Seau died in May from a self-inflicted gunshot. He was diagnosed with chronic traumatic encephalopathy (CTE) based on posthumous tests earlier this month, a condition his family says developed as a result of the violent hits he sustained while playing in the NFL.
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In the lawsuit, the family claims the NFL hid the dangers of repetitive blows to the head and deliberately ignored and concealed evidence of the risks of traumatic brain injuries. In addition to the NFL, the Seau family also sued Ridell Inc., the company which manufactured the helmet's worn by Seau.
"We know this lawsuit will not bring back Junior. But it will send a message that the NFL needs to care for its former players, acknowledge its decades of deception on the issue of head injuries and player safety, and make the game safer for future generations," the family said in a statement released to the Associated Press.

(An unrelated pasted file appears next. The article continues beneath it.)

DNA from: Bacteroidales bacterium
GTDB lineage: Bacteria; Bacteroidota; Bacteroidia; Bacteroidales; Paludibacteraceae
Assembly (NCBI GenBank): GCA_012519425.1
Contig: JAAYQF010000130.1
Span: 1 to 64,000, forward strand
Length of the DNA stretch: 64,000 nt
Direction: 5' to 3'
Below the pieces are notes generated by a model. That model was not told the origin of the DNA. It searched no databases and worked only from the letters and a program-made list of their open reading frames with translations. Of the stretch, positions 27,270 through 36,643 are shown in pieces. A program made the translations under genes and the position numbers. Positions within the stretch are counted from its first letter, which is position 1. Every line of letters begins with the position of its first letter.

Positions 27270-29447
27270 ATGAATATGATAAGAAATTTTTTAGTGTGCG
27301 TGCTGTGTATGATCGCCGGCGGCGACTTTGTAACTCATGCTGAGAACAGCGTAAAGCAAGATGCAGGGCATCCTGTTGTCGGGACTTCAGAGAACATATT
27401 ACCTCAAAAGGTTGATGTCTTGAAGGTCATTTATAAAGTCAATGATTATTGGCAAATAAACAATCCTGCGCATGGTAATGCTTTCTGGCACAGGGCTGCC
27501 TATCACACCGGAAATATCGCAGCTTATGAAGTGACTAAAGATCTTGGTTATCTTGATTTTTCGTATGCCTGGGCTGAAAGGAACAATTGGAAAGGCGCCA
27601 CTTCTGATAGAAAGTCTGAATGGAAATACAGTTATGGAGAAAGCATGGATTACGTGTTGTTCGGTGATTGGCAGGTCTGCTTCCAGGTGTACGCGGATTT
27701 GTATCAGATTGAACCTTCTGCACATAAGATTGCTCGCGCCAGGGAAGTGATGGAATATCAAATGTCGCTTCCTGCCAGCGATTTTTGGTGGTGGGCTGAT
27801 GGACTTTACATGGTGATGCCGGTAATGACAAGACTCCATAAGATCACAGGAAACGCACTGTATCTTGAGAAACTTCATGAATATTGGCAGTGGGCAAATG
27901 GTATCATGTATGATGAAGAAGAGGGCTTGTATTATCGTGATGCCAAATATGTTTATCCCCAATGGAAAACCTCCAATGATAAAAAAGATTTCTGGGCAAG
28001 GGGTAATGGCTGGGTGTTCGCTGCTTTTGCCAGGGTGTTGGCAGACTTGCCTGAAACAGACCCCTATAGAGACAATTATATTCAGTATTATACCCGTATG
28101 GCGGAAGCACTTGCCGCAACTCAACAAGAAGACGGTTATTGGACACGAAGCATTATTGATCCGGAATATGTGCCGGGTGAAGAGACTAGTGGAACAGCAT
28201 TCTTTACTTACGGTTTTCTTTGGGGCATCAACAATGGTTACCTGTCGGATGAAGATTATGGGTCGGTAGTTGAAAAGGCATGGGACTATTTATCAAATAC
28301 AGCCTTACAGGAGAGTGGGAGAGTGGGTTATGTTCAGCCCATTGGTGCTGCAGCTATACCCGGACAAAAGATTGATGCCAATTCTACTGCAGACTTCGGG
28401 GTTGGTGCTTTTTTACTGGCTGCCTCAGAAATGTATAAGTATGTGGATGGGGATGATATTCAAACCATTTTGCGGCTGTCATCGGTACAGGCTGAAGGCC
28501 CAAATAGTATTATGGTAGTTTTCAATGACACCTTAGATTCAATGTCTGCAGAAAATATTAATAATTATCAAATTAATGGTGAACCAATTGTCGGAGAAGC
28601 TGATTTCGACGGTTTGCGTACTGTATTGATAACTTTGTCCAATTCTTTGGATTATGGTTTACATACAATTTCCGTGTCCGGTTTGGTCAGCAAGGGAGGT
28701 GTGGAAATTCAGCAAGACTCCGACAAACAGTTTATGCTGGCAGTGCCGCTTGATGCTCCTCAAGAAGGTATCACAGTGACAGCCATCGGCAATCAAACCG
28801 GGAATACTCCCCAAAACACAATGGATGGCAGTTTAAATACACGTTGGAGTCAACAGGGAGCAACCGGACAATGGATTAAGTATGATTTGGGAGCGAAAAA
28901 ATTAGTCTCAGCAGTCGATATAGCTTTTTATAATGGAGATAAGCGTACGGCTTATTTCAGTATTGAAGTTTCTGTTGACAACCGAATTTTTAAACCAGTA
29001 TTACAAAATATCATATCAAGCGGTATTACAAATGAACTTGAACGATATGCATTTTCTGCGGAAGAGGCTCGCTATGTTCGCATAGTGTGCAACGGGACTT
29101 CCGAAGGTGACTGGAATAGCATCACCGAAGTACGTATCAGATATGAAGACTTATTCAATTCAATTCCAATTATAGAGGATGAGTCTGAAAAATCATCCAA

Seau's brain was analyzed in a study by the National Institutes of Health, which revealed that his brain was similar to those who suffered repetitive head injuries. The lawsuit accused the NFL of glorifying violence, including NFL Films and the creation of videos promoting violent hits.
Seau played 20 seasons in the NFL before retiring in 2009. More than 3,800 players have sued the NFL due to head injuries suffered during their playing days, including a class action lawsuit currently being reviewed in a federal district court in Pennsylvania.